Thousands of text messages have been sent back and forth denouncing FPJ’s ineptitude and simple-mindedness, and pointing to him as the last straw that will break the back of our economy. This is apparently circulated by those who believe that FPJ – a non-intelligencia member but nonetheless adored by the masses – cannot do anything for this country.

Makes one wonder what these arrogant know-it-alls have themselves done to move our country forward.

But FPJ is not the culprit

More than being perceived as a twin shadow of Erap, it is perhaps FPJ’s "winnability" that sends tremors of fear through the heart of our financial wheeler-dealers.

A closer look, however, will show that FPJ is not the culprit for our economy being in the dumps. There are so many factors that create negative vibes in the investment and business climate in the Philippines.

For starter, there is a perception as of now that the country has very limited options to pass on the reins of government next year. The incumbent government cannot exactly claim to a sterling economic management performance.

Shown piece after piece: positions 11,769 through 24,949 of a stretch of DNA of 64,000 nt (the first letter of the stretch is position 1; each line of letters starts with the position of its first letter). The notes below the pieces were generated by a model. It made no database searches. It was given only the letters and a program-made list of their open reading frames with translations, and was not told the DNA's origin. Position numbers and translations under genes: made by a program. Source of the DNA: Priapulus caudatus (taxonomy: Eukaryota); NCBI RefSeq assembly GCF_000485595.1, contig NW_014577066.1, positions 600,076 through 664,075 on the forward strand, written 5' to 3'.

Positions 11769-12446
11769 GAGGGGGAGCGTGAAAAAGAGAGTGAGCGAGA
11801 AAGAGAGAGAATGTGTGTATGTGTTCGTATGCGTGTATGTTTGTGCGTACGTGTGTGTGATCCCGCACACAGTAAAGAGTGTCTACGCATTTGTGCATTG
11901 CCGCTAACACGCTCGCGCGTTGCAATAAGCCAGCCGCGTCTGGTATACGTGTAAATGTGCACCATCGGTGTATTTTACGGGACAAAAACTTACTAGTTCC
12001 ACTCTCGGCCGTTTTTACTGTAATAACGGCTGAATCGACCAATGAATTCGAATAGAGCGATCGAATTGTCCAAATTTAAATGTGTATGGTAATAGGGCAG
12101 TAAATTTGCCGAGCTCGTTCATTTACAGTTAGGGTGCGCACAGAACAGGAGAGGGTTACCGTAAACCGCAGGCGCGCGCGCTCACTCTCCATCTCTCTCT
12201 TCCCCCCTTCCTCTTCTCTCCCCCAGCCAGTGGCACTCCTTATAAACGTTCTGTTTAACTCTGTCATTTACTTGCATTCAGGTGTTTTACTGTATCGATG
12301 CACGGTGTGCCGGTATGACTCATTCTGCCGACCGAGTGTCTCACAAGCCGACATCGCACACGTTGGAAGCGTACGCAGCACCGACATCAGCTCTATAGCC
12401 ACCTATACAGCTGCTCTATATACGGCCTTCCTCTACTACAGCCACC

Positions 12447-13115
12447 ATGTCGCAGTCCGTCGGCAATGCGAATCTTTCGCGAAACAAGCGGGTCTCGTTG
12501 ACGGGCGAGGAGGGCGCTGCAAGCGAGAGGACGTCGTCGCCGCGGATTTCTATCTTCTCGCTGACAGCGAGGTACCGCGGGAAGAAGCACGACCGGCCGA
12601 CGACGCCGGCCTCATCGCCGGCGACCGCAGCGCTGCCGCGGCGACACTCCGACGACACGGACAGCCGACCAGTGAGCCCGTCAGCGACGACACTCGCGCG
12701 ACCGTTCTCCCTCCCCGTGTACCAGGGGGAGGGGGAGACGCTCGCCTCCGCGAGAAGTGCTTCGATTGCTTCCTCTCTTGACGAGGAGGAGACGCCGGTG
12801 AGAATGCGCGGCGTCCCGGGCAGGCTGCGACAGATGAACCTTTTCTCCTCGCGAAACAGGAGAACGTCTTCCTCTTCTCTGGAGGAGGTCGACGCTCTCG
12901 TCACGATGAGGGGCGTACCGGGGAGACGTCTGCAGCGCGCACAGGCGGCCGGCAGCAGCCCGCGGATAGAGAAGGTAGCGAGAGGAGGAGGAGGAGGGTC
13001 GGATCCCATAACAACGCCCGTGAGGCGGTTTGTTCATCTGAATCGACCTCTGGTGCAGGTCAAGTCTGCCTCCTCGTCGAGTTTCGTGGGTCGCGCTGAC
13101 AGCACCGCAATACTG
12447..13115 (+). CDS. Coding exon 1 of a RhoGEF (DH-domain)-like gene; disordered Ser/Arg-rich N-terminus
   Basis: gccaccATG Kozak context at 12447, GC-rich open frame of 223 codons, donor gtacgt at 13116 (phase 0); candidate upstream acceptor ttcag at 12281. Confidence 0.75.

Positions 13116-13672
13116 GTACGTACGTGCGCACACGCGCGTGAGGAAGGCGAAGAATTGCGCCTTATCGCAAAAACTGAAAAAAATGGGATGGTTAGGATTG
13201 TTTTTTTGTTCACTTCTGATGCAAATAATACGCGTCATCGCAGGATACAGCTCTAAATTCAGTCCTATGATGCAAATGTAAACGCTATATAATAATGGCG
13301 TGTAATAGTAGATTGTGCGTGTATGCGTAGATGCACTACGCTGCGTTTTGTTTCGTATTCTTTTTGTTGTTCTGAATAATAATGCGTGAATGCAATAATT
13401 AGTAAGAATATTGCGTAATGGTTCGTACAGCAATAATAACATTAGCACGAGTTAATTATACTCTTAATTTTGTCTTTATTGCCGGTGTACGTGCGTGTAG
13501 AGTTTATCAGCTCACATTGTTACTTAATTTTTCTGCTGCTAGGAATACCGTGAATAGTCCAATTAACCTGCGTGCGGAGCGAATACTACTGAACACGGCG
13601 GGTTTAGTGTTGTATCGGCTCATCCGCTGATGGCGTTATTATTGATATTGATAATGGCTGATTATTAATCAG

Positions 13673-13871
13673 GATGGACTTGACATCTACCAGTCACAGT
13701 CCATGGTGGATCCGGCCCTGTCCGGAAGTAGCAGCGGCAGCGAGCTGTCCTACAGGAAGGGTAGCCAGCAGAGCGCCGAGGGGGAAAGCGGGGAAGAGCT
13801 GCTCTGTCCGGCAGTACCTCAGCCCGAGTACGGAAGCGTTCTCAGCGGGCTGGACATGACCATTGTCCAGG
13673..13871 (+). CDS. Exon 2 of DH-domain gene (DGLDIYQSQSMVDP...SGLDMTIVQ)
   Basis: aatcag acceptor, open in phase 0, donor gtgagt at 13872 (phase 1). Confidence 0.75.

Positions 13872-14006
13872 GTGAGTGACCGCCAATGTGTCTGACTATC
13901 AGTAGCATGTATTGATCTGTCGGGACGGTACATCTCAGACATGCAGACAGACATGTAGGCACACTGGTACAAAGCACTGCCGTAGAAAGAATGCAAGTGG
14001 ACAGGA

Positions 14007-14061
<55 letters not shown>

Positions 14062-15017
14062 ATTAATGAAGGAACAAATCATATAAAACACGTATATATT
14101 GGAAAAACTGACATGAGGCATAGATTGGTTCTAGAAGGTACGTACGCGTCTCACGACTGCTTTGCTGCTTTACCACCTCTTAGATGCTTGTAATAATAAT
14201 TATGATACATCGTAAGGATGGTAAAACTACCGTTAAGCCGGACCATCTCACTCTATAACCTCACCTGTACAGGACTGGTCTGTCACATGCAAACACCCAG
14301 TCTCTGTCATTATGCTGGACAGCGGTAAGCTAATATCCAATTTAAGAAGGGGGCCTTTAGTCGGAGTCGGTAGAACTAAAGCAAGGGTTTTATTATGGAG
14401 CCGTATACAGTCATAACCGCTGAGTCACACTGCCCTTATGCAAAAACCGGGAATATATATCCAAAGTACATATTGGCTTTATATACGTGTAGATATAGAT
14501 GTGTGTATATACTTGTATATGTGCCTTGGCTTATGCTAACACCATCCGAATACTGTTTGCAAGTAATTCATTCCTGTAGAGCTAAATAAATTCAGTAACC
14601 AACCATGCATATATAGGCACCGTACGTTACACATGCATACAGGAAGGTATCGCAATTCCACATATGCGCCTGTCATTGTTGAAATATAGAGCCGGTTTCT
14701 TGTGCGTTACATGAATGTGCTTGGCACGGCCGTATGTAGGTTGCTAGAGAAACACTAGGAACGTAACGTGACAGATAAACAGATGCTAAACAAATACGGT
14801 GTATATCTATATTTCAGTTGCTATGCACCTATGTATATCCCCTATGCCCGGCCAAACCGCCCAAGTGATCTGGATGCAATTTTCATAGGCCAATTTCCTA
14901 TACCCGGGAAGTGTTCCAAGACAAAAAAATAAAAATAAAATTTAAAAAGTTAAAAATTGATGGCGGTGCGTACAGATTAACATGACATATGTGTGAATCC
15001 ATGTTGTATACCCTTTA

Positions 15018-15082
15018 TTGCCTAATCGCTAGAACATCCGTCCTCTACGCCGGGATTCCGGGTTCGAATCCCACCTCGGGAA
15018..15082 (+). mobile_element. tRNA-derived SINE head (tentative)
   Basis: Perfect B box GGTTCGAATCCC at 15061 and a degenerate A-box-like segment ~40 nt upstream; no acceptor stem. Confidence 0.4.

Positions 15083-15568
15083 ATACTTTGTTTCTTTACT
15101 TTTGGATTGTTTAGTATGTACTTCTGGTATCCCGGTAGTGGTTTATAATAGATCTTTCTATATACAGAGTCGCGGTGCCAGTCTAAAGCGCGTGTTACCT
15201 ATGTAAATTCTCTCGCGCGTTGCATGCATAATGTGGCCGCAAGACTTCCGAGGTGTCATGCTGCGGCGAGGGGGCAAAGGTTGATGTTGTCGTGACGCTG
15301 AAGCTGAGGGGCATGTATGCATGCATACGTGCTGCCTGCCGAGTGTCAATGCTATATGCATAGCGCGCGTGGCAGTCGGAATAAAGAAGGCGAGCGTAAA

The untimely resignation of Finance Secretary Isidro Camacho – noted for his adherence to professional governance standards – and the expression of subsequent resignations by a number of key officials of the Arroyo finance team is another blow to the market. After Camacho’s announcement, the peso tumbled and is now closer to the all time low of P55.76 to the dollar.

The stock market continues to be in doldrums. Why? Not really because of FPJ but because of negative sentiments of too much political bickering, the alarming state of peace and order condition, unabated smuggling and illegal business activities, among others.

Exporters with manufacturing facilities are also rethinking their plans for expansion and are seriously looking at relocating out of the Philippines, again not because of FPJ but due to political instability, and other nagging issues such as uncompetitive power cost, labor restiveness, and inadequate infrastructures.